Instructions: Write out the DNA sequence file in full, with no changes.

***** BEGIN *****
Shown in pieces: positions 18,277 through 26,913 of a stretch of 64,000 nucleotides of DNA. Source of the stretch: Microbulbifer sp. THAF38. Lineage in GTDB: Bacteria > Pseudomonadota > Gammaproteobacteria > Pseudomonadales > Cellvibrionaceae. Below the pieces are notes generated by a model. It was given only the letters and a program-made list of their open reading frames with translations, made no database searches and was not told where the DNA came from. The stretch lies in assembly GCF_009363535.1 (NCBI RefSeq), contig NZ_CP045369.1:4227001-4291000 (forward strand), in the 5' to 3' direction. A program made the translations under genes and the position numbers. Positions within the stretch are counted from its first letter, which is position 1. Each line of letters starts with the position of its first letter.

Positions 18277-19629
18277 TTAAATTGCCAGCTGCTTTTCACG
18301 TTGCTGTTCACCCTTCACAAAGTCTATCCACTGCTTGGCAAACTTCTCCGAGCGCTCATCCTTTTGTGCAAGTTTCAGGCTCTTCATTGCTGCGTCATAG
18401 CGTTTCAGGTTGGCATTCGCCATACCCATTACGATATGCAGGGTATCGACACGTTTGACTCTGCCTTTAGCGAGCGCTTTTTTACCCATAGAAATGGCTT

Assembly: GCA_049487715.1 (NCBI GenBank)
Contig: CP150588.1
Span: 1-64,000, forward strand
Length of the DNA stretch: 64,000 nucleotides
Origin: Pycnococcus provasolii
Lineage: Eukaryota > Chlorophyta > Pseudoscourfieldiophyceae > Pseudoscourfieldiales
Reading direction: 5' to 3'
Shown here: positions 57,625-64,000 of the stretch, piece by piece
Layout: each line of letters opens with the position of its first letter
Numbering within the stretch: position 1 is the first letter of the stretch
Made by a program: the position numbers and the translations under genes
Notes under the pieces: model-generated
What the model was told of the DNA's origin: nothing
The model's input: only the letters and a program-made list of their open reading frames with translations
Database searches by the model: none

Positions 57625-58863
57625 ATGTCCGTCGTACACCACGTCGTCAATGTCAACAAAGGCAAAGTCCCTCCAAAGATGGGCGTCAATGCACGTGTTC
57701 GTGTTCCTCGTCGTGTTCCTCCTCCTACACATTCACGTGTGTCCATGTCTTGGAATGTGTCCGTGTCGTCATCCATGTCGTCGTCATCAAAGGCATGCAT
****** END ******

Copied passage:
Shown in pieces: positions 18,277 through 26,913 of a stretch of 64,000 nucleotides of DNA. Source of the stretch: Microbulbifer sp. THAF38. Lineage in GTDB: Bacteria > Pseudomonadota > Gammaproteobacteria > Pseudomonadales > Cellvibrionaceae. Below the pieces are notes generated by a model. It was given only the letters and a program-made list of their open reading frames with translations, made no database searches and was not told where the DNA came from. The stretch lies in assembly GCF_009363535.1 (NCBI RefSeq), contig NZ_CP045369.1:4227001-4291000 (forward strand), in the 5' to 3' direction. A program made the translations under genes and the position numbers. Positions within the stretch are counted from its first letter, which is position 1. Each line of letters starts with the position of its first letter.

Positions 18277-19629
18277 TTAAATTGCCAGCTGCTTTTCACG
18301 TTGCTGTTCACCCTTCACAAAGTCTATCCACTGCTTGGCAAACTTCTCCGAGCGCTCATCCTTTTGTGCAAGTTTCAGGCTCTTCATTGCTGCGTCATAG
18401 CGTTTCAGGTTGGCATTCGCCATACCCATTACGATATGCAGGGTATCGACACGTTTGACTCTGCCTTTAGCGAGCGCTTTTTTACCCATAGAAATGGCTT

Assembly: GCA_049487715.1 (NCBI GenBank)
Contig: CP150588.1
Span: 1-64,000, forward strand
Length of the DNA stretch: 64,000 nucleotides
Origin: Pycnococcus provasolii
Lineage: Eukaryota > Chlorophyta > Pseudoscourfieldiophyceae > Pseudoscourfieldiales
Reading direction: 5' to 3'
Shown here: positions 57,625-64,000 of the stretch, piece by piece
Layout: each line of letters opens with the position of its first letter
Numbering within the stretch: position 1 is the first letter of the stretch
Made by a program: the position numbers and the translations under genes
Notes under the pieces: model-generated
What the model was told of the DNA's origin: nothing
The model's input: only the letters and a program-made list of their open reading frames with translations
Database searches by the model: none

Positions 57625-58863
57625 ATGTCCGTCGTACACCACGTCGTCAATGTCAACAAAGGCAAAGTCCCTCCAAAGATGGGCGTCAATGCACGTGTTC
57701 GTGTTCCTCGTCGTGTTCCTCCTCCTACACATTCACGTGTGTCCATGTCTTGGAATGTGTCCGTGTCGTCATCCATGTCGTCGTCATCAAAGGCATGCAT